from westerblog via blogfonte:
So on our first day in Wisconsin, we took a field trip out to Taliesin, the estate where Frank Lloyd Wright lived for the last 40-odd years of his life. I’ve been meaning to for the five years I’ve gone to Wiscon. We went with Janine and Doselle Young, another sf power couple, braving the cows and silos to reach this modern masterpiece of design.
photo by Doselle Young
Historically speaking, there is no “true Taliesin” to preserve. The main house was constantly rebuilt by Wright and his acolytes, becoming sort of a sort of living laboratory of architecture. But you can feel his ego everywhere, the low ceilings pushing you to sit down when he wants you to, the views perfectly callibrated when you’re in the right chair, facing the right way. The house lets you know who’s still in charge: the dead architect.
Speaking of death . . . like all great architecture, Taliesin has great stories. The house was leveled twice during Wright’s lifetime, once by lightning and once by arson, his third wife burnt alive–along with kids and houseguests–by an enraged gardener. Whoa.
So here’s our quick analysis, entitled, “Taliesin in Zombie Apocalypse: Fortress or Deathtrap?”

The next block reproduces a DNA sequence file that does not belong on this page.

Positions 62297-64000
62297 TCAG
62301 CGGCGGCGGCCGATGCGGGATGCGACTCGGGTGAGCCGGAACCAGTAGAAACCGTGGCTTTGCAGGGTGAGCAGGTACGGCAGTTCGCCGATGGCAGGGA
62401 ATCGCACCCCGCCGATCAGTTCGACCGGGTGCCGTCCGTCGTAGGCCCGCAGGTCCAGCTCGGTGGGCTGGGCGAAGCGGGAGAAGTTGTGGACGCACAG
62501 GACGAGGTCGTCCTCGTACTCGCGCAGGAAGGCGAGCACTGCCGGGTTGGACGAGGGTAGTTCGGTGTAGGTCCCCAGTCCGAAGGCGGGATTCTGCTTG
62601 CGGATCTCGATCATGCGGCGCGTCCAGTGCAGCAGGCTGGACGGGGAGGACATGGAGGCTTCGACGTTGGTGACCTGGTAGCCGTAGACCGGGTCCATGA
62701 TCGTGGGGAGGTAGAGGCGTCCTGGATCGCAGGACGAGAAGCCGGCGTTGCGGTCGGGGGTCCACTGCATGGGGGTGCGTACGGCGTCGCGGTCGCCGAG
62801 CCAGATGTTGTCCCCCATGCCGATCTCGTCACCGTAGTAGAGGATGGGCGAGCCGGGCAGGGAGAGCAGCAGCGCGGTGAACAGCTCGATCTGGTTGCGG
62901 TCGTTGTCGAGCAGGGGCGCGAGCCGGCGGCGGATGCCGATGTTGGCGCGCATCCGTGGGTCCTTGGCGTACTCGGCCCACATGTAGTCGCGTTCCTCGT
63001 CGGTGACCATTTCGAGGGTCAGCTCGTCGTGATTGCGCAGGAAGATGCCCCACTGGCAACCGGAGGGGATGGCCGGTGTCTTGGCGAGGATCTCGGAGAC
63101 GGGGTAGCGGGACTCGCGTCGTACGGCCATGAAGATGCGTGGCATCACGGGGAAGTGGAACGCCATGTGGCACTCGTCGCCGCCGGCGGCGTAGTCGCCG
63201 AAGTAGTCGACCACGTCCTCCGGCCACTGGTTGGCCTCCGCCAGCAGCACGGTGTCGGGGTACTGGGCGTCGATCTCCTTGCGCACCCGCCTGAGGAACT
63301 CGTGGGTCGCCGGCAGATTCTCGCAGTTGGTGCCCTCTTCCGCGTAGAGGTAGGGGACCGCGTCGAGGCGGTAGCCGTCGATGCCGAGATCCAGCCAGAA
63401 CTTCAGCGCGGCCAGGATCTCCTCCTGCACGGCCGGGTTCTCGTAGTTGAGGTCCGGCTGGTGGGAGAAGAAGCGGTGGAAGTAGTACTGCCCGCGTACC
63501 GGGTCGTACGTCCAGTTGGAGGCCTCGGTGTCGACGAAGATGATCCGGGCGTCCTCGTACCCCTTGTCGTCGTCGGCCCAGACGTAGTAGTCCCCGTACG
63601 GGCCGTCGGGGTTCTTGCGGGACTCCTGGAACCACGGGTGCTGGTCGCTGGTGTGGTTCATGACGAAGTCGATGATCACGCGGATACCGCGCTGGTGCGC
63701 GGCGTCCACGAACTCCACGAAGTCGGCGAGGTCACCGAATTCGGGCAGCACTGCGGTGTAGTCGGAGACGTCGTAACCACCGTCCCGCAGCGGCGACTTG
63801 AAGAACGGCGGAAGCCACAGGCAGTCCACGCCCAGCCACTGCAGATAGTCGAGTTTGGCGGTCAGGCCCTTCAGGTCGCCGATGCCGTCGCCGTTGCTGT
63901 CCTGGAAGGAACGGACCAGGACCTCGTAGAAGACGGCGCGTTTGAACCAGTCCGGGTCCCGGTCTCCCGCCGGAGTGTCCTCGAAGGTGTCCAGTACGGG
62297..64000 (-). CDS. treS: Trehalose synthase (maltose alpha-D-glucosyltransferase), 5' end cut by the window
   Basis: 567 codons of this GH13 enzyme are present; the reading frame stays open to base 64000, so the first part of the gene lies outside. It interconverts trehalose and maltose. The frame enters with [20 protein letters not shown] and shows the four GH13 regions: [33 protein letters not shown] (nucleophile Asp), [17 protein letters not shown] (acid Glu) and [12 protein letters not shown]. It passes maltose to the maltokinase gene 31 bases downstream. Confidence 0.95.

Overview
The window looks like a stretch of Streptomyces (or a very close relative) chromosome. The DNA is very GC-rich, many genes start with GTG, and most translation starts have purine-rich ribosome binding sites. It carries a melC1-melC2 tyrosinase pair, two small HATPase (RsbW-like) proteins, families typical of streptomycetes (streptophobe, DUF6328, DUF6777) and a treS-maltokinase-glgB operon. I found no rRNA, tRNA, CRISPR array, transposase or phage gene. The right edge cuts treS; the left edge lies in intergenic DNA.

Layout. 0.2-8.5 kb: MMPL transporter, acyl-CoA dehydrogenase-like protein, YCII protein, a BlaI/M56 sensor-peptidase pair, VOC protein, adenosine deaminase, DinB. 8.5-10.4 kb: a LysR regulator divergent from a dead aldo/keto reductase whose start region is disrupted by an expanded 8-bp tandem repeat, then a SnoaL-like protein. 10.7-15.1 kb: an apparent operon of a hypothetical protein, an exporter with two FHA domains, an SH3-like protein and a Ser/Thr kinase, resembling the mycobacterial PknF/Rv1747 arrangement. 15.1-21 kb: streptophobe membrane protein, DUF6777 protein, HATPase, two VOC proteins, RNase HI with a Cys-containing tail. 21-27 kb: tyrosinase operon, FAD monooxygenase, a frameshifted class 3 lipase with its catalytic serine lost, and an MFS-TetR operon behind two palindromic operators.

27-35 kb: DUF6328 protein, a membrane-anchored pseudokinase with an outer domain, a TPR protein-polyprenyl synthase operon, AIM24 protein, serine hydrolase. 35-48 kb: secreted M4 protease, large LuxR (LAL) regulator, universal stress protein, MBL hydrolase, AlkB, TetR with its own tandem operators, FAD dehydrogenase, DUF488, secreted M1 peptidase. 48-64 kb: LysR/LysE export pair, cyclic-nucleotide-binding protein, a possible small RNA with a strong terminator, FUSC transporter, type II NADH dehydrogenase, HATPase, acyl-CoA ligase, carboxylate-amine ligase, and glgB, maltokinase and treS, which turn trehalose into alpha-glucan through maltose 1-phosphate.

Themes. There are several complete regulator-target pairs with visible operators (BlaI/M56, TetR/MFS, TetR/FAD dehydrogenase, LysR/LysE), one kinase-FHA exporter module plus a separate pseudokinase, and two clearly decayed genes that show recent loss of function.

1. Views in all directions to spot approaching zombie hordes, especially from the Romeo and Juliet Windmill Tower located on the estate.
2. Solid sandstone construction, not likely to be torn to pieces by undead hands.
3. Frank Lloyd Wright chairs never let you get “too comfortable.”
4. No major population centers nearby, just farmland. See map.
5. Organic melding of architecture and landscape allows for interlocking fields of fire.
6. Shop in vistors’ center can be looted for tasteful gifts.
1. Lots of windows to be boarded up.
2. Rough exterior walls can be easily climbed by zombie horde.
3. No last-stand “suicide” basement.
4. Surrounding open spaces allow 28 Days-style “fast” zombies to get a big head of steam up.
5. Bring your own guns a must.
It's good to see the best and the brightest in the SF world continuously working to solve the difficult problems of modern life. Here we see author Scott Westerfeld tackle one of the most worrying conundrums of the age, in his typical brilliant fashion. I call dibs on Petra. I figure the desert will slow down the zombies and those narrow canyon streets ought to be very defensible.